Today’s rate @ 08:00 1.1394
Keep an eye on the currency markets with up to date information on currency exchange rates. Here we provide a brief summary of the latest GBP/EUR exchange rate news and highlights.
Morning Report 15.12.2017
EU Summit, US Data in Focus
Alexandra Russell-Oliver, FX Analyst & Moneycorp Dealer Team
Yesterday’s Market Highlights
Despite a busy calendar day yesterday, market movement was relatively limited given the lack of central bank surprises. The ECB and BoE both kept policy on hold as was widely expected. The BoE kept expectations for a gradual pace of rate hikes, with the next hike not expected until late 2018. The ECB revised its 2018 inflation projections higher to 1.4%.
Earlier in the session, the pound received a small boost as Retail Sales jumped in November. The dollar later gained, particularly against the euro, as US Retail Sales also came in above forecast.
Sterling saw some gains around the 4pm fixing. This saw GBP/EUR drift towards 1.14 and GBP/USD pick back up towards 1.3440, where it held overnight. EUR/USD held below 1.18.
Today’s rate @ 08:00 1.1394
Today’s Market Highlights – Looking Ahead
The calendar is quieter today as the week draws to a close. MPC Member Haldane speaks at the International Rome Conference on Money, Banking, and Finance (13:15 GMT). Traders will keep an eye on any additional monetary policy guidance following yesterday’s policy meeting.
Headlines from the EU Summit will be key, particularly regarding the proposed deadline for agreeing a transition deal.
In the afternoon, attention will be on US Industrial Production and Capacity Utilization data (14:15 GMT). Mixed figures are expected, which may provide little clear direction for the dollar this afternoon. The future of the tax bill is also in focus with renewed doubts about its ability to pass after senator Rubio said he would not vote for it without changes to the child tax credit.
Speaking truth to power
Fed chair swansong
Janet Yellen made what could be her final public appearance as chairperson of the US Federal Reserve. She held a press conference to discuss the Fed’s almost universally-expected decision to increase the Funds rate. And she was rather less than laudatory about the likely impact of the Trump tax cuts.
The dollar had already weakened earlier in the day when the US data showed headline inflation rising to 2.2% while core inflation slowed to1.7%. The core measure, which ignores the more volatile food and energy prices, is said to be the one upon which the Fed focuses when deciding monetary policy.
By the time Mrs Yellen appeared investors were already aware that the Funds rate target had been raised to 1.25%-1.5%. They were not impressed because it was just what they had been expecting. Nor were they reassured by the chairperson’s sceptical view of the proposed “giant” tax cuts: they will increase the national debt without providing “a gigantic increase” in growth. The dollar ended up as the day’s biggest loser, conceding one cent to sterling and two thirds of a cent to the euro.
Taking back control
Parliament took back control of the Brexit process when it voted narrowly in favour of an amendment that will give it the final say in approving Downing Street’s deal with the EU. Investors eventually decided it was a positive outcome for sterling, which was an average of 0.2% higher on the day.
They were less concerned about the apparent defeat for the prime minister than they were relieved that it was more likely to result in closer future involvement with the single market. Investors have never been keen on the prospect of Britain “crashing out” of its relationship with Europe and they saw yesterday evening’s vote as diminishing that prospect.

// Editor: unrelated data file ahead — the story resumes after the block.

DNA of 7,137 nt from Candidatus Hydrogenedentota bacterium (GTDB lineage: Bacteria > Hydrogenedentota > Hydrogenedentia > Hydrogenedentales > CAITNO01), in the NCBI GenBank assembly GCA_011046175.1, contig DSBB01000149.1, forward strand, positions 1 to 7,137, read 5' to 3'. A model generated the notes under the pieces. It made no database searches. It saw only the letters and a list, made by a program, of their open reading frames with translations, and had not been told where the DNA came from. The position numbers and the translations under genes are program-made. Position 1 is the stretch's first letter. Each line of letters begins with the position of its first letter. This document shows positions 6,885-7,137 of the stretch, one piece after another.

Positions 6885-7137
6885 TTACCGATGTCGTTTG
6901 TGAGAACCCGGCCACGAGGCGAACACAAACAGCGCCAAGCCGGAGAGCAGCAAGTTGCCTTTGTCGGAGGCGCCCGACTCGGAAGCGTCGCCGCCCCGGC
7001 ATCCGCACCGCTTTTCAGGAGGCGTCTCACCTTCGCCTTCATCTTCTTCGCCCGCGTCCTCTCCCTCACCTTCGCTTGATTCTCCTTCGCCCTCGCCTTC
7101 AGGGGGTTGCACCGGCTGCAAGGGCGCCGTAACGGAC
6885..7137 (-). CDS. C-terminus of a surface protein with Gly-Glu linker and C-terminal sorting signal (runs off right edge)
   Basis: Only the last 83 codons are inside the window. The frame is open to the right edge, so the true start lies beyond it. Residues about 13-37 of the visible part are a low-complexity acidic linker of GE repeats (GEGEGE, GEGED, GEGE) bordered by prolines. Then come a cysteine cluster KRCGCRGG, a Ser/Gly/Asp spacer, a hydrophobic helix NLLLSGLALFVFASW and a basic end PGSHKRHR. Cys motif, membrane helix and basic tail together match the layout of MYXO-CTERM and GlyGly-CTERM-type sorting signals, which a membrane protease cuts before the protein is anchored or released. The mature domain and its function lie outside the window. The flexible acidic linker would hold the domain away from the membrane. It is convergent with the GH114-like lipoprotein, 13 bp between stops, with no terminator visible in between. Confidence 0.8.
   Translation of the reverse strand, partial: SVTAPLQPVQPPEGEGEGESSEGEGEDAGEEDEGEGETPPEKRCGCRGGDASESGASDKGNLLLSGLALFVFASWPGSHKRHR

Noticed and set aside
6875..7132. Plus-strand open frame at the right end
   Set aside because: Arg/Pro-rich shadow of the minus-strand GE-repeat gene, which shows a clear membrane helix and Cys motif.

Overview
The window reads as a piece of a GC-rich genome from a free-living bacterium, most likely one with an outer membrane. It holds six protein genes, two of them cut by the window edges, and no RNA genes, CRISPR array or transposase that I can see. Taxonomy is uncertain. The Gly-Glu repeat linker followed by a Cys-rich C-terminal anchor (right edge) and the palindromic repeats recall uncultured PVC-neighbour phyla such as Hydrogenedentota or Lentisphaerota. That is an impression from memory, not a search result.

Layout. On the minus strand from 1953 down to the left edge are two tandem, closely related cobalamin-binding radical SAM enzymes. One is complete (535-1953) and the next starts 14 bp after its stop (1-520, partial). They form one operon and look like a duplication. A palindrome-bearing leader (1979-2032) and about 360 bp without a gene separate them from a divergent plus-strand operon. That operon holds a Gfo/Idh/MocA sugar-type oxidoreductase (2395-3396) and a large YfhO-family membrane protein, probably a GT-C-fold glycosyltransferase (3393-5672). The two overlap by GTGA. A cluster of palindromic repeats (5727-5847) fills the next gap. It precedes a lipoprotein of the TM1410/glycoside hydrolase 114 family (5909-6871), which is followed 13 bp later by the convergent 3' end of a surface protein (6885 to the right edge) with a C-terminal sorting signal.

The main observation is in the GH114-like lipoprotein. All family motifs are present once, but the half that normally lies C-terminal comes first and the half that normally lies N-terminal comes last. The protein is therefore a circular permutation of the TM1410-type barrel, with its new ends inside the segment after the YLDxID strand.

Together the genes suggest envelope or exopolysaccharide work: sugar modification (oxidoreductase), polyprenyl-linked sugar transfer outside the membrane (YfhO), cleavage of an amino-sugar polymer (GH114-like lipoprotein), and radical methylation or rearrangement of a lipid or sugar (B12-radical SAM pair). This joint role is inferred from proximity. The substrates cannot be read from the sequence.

Sterling was not Thursday’s winner though. The South African rand shared the lead with the Australian dollar, the rand on optimism that the ruling ANC party will pick a better leader to replace Jacob Zuma and the Aussie because of stronger-than-expected employment data. The Aussie strengthened by four fifths of a cent against the pound.
More central banks
Four central banks will reveal their latest monetary policy decisions today. The Swiss National Bank and Norges Bank are up this morning, followed by the Bank of England and the European Central Bank at midday. There will be retail sales figures from Britain and the States.
Investors are not expecting any of the three to alter their benchmark interest rates. The SNB is likely to keep its overnight deposit rate at -0.75% for a 36th month. Norges Bank’s key policy rate should remain at 0.5% for a 22nd month and the Old Lady is almost certain to keep Bank Rate at 0.5% for a second month.
The interesting one will be the ECB. No rate change is likely but investors will be eager to hear where the bank’s quantitative easing programme will be heading.
Weekly Market Updates: Week-ending 03-11-2017
The euro had an uneventful week. It was unchanged against the Japanese yen and a couple of dozen ticks higher against the US dollar and Swiss franc. The ecostats from Euroland were, by and large, positive for the currency: the handful of consumer and business confidence measures compiled by the EC came in above forecast and the first stab at third quarter growth showed the economy expanding by 0.6%.
Sterling’s week was anything but eventful. Until Wednesday it was toddling along quite nicely. At that point it was knocked slightly off balance by the resignation of UK defence minister. The following lunchtime it was smashed after the Bank of England delivered its widely expected interest rate increase. The bank made a big point of telling investors not to hold their breath for a further rate hike so they fled, leaving the pound four fifths of a euro cent lower on the week.